California exports take a slight drop
Probably the best news lately is that our single largest export market, Mexico, remains on a more stable economic footing
in the NewsState of Logistics 2016: Pursue mutual benefit SDI announces MRO symposium December Cass Freight Index report shows continued signs of improvement PMMI announces new details about Pack Expo East Future of domestic manufacturing and transportation infrastructure go hand in hand More News
As the Agricultural Transportation Coalition prepares to convene in San Francisco for their annual convention next week, comes news that California ag exports are in decline.
According to an analysis by Beacon Economics, California’s exports of manufactured goods in April nudged up a nominal 0.6 percent from $8.44 billion to $8.49 billion, while non-manufactured exports (chiefly raw materials and agricultural products) fell by 3.7 percent from $1.65 billion to $1.59 billion. Re-exports, meanwhile, rose by 5.5 percent from $2.79 billion to $2.95 billion.
At this time last year, Walter Kemmsies, chief economist for transportation engineering company Moffatt & Nichol, told the AgTC that “agriculture was the fastest-growing segment of the next business cycle.”
This projection was not challenged by Beacon, however.
“If anything is remarkable it’s that the April numbers were not worse, ” said Beacon economist, Jock O’Connell, “It’s hardly a secret that Europe is in grave distress, that China’s slowing down, and that major economies like Brazil and India have begun going wobbly.”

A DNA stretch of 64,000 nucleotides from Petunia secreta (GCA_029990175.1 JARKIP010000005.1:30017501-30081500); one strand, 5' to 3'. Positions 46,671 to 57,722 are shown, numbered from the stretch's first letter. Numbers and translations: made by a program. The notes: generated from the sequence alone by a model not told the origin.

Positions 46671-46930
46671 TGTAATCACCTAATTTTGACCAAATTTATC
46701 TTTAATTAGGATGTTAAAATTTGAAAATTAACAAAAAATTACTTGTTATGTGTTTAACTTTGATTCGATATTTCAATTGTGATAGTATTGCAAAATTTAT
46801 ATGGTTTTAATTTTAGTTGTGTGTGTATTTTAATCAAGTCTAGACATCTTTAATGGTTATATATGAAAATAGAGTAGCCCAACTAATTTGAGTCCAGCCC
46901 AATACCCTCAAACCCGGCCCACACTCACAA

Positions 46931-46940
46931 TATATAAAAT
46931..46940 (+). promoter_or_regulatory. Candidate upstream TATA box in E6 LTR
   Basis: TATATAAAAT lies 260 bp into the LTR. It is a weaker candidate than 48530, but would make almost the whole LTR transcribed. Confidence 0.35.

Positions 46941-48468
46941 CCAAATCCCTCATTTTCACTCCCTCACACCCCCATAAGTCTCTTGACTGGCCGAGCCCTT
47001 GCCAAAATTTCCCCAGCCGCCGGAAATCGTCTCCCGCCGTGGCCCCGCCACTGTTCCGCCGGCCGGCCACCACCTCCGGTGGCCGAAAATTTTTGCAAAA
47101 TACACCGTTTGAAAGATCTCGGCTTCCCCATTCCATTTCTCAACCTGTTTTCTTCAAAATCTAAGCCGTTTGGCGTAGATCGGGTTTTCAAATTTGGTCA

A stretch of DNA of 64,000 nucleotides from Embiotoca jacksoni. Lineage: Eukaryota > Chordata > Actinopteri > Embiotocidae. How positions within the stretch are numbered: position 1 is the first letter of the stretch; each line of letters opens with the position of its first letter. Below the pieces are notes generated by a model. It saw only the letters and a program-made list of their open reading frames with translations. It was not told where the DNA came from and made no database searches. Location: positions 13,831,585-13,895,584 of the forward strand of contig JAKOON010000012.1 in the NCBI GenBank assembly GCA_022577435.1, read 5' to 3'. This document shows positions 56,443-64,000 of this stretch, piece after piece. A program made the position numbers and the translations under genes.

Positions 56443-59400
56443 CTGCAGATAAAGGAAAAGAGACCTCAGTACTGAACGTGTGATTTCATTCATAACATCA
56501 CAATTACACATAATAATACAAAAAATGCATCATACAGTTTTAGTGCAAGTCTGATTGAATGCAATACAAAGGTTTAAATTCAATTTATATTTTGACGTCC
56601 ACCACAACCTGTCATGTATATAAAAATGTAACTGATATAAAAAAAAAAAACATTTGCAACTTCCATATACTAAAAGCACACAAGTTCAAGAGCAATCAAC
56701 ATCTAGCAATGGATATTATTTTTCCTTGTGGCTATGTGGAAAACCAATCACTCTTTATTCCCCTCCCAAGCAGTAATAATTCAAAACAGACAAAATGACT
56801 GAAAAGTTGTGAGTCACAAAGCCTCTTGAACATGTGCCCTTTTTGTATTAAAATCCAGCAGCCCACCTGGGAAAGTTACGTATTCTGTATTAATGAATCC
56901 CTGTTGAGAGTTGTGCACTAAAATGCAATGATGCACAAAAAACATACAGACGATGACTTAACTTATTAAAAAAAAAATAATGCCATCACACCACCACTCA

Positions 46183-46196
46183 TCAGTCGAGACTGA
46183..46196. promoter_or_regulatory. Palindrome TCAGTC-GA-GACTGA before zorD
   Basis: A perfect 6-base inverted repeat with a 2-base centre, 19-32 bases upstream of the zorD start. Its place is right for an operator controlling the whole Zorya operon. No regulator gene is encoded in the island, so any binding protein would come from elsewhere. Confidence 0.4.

Compounding the challenge for the estimated 60,000 California companies that ship goods to customers around world, the crisis of the euro has driven up the value of the dollar, effectively making U.S. products more expensive for foreign buyers.
Beacon Economics’ Founding Partner Christopher Thornberg said that with more uncertainty abroad, foreign capital tends to flow to the U.S., as a safe haven, thereby increasing the value of the dollar and making U.S. exports less competitive on global markets.
“While this trend is not expected to be permanent, the dollar could rise more vis-a-vis the euro until their banking issues are dealt with,” said Thornberg. “This could make it somewhat difficult to maintain the pace of export growth that we’ve enjoyed thus far in the recovery.”
The news is not unrelentingly dismal, however.
“Probably the best news lately is that our single largest export market, Mexico, remains on a more stable economic footing,” O’Connell said, noting that Mexico’s central bank had just last month updated the country’s economic growth outlook for 2012 to a range of 3.25 percent to 4.25 percent.
About the AuthorPatrick Burnson, Executive Editor Patrick Burnson is executive editor for Logistics Management and Supply Chain Management Review magazines and web sites. Patrick is a widely-published writer and editor who has spent most of his career covering international trade, global logistics, and supply chain management. He lives and works in San Francisco, providing readers with a Pacific Rim perspective on industry trends and forecasts. You can reach him directly at [email protected]
Subscribe to Logistics Management Magazine!Subscribe today. It's FREE!
Get timely insider information that you can use to better manage your entire logistics operation.
Start your FREE subscription today!
Moore on Pricing: The other TMS functional options 2017 Rate Outlook: Where are freight transportation rates headed? View More From this Issue